Construction workers will be trained to use technology such as augmented reality and virtual reality when Singapore Contractors Association Limited (SCAL) opens its new Construction Hub in 2021.
SCAL yesterday revealed the location of the hub - a seven-storey commercial building at 10 Tannery Lane in MacPherson that is due to be refurbished from the fourth quarter of this year.
The association plans to offer experiential learning there, to teach the latest techniques in manufacturing, assembly, virtual design and construction.
SCAL president Kenneth Loo said the hub will act as a centralised base of operations, while there are plans for it to house offices and facilities to provide new and expanded services to the association's roughly 3,000 members and to the industry.
The hub was first announced during SCAL'S 80th anniversary gala dinner in 2017.
The association's current head office is at 1 Bukit Merah Lane 2.
With an estimated gross floor area of about 4,550 sq m, the refurbished freehold property in MacPherson - which is worth $35 million - will also house the offices of SCAL'S five subsidiaries, including SCAL Academy and the Singapore Construction Mediation Centre.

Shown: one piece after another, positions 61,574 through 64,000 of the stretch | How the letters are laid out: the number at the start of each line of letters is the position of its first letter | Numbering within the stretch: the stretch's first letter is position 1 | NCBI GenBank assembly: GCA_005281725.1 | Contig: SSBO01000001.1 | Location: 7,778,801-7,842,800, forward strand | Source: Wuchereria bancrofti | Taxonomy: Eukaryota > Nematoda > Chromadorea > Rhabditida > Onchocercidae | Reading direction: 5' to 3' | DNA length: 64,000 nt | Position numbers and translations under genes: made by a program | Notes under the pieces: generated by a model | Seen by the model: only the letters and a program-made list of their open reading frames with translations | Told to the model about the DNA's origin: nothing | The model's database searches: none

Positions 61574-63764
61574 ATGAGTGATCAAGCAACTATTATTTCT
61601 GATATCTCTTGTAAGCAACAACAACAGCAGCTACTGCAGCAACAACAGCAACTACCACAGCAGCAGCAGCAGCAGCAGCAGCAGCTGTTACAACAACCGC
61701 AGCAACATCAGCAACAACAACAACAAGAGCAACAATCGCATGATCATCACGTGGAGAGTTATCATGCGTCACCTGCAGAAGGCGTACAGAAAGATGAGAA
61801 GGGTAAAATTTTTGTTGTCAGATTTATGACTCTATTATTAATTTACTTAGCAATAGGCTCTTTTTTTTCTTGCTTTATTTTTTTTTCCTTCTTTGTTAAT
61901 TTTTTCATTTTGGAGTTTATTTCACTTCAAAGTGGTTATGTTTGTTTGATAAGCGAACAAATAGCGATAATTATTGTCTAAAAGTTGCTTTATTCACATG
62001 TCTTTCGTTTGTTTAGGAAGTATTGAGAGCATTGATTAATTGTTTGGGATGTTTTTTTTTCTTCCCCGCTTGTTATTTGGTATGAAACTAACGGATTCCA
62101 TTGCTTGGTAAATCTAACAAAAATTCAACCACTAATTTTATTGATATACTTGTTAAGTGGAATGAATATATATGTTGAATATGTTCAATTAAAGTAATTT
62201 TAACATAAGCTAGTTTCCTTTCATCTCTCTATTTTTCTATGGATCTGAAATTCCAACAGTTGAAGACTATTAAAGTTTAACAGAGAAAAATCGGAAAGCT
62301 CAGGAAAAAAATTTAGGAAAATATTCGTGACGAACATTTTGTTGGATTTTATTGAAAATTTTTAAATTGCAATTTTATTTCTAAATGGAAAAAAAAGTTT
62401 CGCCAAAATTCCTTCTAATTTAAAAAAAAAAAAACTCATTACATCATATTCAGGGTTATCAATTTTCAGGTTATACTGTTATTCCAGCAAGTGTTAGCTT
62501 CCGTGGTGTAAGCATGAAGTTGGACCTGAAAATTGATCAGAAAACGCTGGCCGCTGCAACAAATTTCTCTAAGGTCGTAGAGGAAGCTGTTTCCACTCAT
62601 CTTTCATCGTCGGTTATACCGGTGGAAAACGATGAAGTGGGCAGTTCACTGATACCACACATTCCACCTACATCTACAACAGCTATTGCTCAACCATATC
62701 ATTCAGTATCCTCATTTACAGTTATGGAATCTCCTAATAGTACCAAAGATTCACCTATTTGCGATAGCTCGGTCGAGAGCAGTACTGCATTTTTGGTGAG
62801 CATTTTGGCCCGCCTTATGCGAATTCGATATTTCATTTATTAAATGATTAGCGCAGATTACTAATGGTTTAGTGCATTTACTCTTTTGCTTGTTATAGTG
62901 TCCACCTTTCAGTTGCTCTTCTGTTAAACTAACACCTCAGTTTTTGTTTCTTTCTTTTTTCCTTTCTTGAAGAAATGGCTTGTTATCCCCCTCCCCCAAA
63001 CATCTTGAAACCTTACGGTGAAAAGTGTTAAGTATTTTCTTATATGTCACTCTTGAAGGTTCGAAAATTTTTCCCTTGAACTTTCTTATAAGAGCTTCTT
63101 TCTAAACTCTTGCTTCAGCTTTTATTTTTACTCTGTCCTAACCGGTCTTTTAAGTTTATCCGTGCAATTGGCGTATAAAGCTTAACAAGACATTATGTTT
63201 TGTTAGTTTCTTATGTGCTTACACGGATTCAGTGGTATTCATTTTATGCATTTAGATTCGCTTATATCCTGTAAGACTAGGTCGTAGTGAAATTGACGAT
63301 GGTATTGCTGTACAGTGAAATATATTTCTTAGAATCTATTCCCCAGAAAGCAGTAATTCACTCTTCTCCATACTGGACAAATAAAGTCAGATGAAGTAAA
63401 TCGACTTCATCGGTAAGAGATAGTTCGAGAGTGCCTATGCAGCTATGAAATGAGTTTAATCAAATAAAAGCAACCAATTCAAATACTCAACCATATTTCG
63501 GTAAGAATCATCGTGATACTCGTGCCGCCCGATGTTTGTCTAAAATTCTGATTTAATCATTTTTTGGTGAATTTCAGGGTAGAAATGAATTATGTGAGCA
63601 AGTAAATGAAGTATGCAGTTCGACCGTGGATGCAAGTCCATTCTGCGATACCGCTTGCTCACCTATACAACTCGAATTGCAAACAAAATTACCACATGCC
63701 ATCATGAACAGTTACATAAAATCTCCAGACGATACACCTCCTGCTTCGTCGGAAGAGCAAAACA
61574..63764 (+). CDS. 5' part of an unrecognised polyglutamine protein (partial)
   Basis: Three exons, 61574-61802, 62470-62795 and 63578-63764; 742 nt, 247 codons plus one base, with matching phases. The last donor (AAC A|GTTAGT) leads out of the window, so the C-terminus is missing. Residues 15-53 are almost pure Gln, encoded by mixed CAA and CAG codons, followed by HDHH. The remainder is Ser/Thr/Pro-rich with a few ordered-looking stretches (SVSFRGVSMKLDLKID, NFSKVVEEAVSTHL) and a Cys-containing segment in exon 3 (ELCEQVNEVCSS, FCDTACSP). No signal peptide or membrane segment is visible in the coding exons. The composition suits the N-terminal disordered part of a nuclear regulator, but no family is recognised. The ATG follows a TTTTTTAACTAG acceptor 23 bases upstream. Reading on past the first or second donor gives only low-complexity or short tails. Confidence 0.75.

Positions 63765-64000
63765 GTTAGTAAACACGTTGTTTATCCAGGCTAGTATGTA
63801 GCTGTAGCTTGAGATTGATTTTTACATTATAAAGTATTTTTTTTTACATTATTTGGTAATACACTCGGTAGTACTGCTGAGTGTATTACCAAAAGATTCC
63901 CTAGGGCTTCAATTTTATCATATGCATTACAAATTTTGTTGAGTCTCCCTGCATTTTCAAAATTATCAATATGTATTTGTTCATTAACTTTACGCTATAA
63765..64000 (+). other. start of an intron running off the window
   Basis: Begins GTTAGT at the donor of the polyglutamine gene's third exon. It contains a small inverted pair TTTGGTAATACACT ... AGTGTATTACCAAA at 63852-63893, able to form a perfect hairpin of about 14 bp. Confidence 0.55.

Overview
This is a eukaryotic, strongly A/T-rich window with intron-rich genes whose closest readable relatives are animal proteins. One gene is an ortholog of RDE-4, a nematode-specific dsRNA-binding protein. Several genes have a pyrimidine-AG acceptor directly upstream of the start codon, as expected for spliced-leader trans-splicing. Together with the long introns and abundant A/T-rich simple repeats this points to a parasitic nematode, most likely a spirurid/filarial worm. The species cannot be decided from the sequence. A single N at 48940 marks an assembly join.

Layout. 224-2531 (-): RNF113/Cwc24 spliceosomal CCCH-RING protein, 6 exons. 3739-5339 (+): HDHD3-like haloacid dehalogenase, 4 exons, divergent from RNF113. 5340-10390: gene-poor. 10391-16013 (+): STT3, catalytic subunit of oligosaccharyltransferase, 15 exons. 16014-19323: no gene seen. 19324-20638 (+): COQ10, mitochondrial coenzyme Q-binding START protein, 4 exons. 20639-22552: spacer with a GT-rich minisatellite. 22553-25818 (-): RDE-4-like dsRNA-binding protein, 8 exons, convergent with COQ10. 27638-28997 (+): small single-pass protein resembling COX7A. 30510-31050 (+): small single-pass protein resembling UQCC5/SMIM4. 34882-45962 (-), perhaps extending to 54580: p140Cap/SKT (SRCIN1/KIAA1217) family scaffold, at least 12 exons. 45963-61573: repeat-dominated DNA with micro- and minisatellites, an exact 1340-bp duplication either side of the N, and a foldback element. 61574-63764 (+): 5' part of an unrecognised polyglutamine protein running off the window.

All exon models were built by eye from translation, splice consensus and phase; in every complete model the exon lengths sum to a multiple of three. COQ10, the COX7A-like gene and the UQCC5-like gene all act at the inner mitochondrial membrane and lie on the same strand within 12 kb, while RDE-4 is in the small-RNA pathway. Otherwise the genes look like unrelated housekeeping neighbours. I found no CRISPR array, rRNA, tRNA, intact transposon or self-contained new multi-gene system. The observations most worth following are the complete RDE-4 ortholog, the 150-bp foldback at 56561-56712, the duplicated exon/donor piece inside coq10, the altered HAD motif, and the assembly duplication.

SCAL said the refurbishment costs are still being worked out.
Mr Loo added that other trade associations and chambers in the built-environment sector will be invited to share the space.
"This serves to facilitate greater synergy and mutual benefits across the construction value chain," he said.
Other plans for the hub include a business helpdesk that aims to help small and medium-sized enterprises in the construction sector navigate the various programmes and incentive schemes that form the Industry Transformation Map.
New construction technologies and innovations will also be showcased at the hub, which Mr Loo said would help to level up the industry.
"There's a disparity between the larger industry players and the smaller ones, whether it be in terms of resources or knowledge," he said. "By showcasing advancements in the industry, we can ensure that there is greater awareness of industrial changes, so the disparity level can shrink."